CHICAGO — With no money saved for retirement, home care worker Gwen Strowbridge, 71, of Deerfield Beach plans to stay on the job until she can't physically work anymore.
Her story is a window into a dark reality: Many low-wage workers say they can't afford to retire.
"I can't see it in the future. I'll stop working if my health won't allow me to keep working," Strowbridge said. She works six days a week caring for a 100-year-old woman.
Studies have found that about one-third of low-wage workers like Strowbridge say they'll never be able to afford retirement. The problem is particularly acute among minority women.
A 2016 study by the Associated Press-NORC Center for Public Affairs Research found that a quarter of workers 50 or older say they won't retire. Among low-wage workers, earning less than $50,000 a year, it was 33 percent.
Strowbridge's first job, in the 1960s, paid 98 cents an hour, setting her out on a path of low-wage jobs that stretched across five decades. She raised three sons with her husband, Roy, a dock attendant who unloaded cargo from boats. The couple was forced to use the little money they had saved for retirement on family medical issues.
Strowbridge stopped working briefly after she turned 63 to care for her husband, who had quadruple bypass heart surgery. Their Social Security benefits weren't enough to cover medical expenses, rent, utilities and food. When he died, she went back to work.
Jacquelyn B. James, co-director of Boston College's Center on Aging and Work, said it is common for low-wage workers to stay on the job, with no plans for retirement.
"It is really easy for them to say 'I'm going to work forever,' but things happen," James said. Among those things: health issues.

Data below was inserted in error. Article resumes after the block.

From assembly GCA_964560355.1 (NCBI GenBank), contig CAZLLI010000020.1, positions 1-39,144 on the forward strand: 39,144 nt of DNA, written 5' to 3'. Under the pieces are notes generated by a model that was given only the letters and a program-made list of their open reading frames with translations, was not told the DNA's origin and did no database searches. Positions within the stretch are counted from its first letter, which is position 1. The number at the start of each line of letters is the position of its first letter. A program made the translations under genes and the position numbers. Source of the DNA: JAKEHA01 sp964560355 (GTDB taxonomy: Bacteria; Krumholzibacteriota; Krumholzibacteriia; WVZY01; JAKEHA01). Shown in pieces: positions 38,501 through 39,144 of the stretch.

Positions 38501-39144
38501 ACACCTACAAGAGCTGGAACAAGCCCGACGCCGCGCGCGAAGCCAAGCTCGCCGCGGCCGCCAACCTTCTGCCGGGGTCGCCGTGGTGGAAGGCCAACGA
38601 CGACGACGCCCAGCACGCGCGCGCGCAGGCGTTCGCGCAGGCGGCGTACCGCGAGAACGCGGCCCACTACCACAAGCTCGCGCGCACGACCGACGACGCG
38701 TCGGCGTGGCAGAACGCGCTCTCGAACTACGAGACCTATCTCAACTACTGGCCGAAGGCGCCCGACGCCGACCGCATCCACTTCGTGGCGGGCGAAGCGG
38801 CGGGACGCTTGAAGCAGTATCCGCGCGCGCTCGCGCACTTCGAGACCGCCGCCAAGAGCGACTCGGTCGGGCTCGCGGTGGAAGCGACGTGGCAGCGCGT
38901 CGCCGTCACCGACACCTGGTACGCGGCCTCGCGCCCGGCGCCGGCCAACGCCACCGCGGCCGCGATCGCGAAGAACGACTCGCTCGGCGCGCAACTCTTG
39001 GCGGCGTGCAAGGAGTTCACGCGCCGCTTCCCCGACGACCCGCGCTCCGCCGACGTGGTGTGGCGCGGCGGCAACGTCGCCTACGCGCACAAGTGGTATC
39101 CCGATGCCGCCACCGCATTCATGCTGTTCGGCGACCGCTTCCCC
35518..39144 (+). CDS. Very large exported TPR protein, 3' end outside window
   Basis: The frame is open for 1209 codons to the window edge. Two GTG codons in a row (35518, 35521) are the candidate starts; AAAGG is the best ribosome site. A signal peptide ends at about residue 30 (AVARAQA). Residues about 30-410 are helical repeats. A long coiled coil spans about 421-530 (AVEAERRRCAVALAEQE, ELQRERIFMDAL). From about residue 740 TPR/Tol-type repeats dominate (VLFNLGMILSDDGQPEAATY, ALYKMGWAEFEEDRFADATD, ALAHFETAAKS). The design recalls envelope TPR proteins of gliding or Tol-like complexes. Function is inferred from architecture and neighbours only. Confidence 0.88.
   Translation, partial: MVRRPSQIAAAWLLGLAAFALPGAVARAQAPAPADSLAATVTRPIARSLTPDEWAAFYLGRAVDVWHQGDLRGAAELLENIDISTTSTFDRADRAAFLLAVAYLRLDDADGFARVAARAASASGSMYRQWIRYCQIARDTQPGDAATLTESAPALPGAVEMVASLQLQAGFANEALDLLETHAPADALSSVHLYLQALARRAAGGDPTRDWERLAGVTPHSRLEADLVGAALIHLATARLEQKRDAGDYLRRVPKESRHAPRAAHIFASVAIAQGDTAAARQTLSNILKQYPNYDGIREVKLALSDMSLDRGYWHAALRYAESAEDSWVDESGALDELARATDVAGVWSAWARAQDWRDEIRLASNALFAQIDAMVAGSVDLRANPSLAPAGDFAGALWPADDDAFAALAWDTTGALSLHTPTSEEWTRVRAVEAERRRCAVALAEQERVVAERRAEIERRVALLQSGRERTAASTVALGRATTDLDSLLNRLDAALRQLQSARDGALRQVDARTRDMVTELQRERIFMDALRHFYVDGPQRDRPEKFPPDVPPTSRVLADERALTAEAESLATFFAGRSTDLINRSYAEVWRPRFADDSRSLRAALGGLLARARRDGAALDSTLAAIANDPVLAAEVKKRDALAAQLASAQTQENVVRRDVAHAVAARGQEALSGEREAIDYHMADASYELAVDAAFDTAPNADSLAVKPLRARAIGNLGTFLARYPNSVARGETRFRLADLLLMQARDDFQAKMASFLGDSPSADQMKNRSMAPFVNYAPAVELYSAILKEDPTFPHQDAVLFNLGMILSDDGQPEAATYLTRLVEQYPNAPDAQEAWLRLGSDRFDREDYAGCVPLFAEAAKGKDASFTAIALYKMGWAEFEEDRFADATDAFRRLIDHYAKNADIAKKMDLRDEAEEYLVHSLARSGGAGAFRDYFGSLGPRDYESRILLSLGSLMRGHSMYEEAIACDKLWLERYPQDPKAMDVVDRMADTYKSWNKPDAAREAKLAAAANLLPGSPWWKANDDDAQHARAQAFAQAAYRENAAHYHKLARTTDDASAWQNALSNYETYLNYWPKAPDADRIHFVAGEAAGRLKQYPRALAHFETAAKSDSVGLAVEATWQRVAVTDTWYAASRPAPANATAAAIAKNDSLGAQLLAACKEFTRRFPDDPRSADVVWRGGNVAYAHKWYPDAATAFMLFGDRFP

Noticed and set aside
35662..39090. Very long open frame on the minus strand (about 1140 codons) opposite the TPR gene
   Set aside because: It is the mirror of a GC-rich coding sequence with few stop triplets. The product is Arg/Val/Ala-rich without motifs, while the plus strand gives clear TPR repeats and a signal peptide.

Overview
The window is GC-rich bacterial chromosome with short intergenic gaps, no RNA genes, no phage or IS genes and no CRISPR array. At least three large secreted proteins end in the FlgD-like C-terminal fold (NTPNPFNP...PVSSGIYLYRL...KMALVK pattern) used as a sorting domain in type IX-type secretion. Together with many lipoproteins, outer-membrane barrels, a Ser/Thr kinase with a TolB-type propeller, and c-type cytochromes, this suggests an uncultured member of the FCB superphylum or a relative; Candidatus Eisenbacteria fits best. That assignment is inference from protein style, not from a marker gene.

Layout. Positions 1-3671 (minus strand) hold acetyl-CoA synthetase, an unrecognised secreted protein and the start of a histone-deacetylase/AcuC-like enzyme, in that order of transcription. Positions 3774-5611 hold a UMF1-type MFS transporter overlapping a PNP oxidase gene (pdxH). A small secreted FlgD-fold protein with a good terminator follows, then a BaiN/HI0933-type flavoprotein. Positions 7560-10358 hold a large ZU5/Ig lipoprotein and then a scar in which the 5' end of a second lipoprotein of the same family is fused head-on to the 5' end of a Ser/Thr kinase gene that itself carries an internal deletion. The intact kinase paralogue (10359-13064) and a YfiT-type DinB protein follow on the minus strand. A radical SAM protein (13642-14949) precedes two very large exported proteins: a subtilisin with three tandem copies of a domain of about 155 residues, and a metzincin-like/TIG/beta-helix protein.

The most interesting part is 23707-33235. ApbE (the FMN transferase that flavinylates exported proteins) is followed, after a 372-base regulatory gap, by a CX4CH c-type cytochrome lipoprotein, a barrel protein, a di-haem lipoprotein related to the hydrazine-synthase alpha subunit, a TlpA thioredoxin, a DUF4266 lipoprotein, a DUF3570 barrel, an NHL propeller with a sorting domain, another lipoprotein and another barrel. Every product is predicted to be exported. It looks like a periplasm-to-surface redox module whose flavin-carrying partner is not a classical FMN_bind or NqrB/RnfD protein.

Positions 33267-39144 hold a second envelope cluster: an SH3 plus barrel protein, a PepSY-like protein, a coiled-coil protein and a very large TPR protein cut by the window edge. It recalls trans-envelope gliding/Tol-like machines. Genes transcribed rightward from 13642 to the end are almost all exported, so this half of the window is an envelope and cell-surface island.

A 2016 report by the nonpartisan research nonprofit National Institute on Retirement Security shows that many black, Hispanic and Asian women have to work past retirement age to be able to afford basic expenses. Women were 80 percent more likely than men to be impoverished.
The research showed that for men ages 70 to 74, about 19 percent of their income comes from wages. For women, it's about 15 percent.
Januario Salgado's financial situation mirrors Strowbridge's. He never saved for retirement. He is 64 and doesn't plan to retire. He works 10 hours, six days per week in a grocery store in a suburb outside Chicago.
"I couldn't save," Salgado said in Spanish. "I worked a lot to help my family. I used to send money to my parents in Mexico."
While caring for elderly parents is a norm in Mexican culture, many of the children don't think it's their responsibility, said Salgado, who came to the United States 40 years ago. His sons are among them.
Salgado plans to start collecting Social Security benefits when he turns 65 but he will continue to work as long as he is physically able. He doesn't want to become a burden to his children.
For Esther Bolanos, 64, the situation is even more difficult. A domestic worker, she has been able to save some money for retirement but said it is not enough. She won't be able to receive Social Security benefits because she doesn't have legal status. "It's sad to think about my situation. I was forced to close my business and leave the economic stability I had in my country to come here," Bolanos said in Spanish.
Bolanos owned a successful cheese factory in Mexico City, but success made her a target, she said. Her husband was killed and she was robbed at gunpoint twice. After the last robbery, she decided to migrate north.
"I told my daughter, 'I'm going to take you to a safe place' " even if I have to work cleaning houses, she said. If Bolanos had stayed in Mexico City, she would be retired. But now that she's in the U.S., she doesn't think she ever will.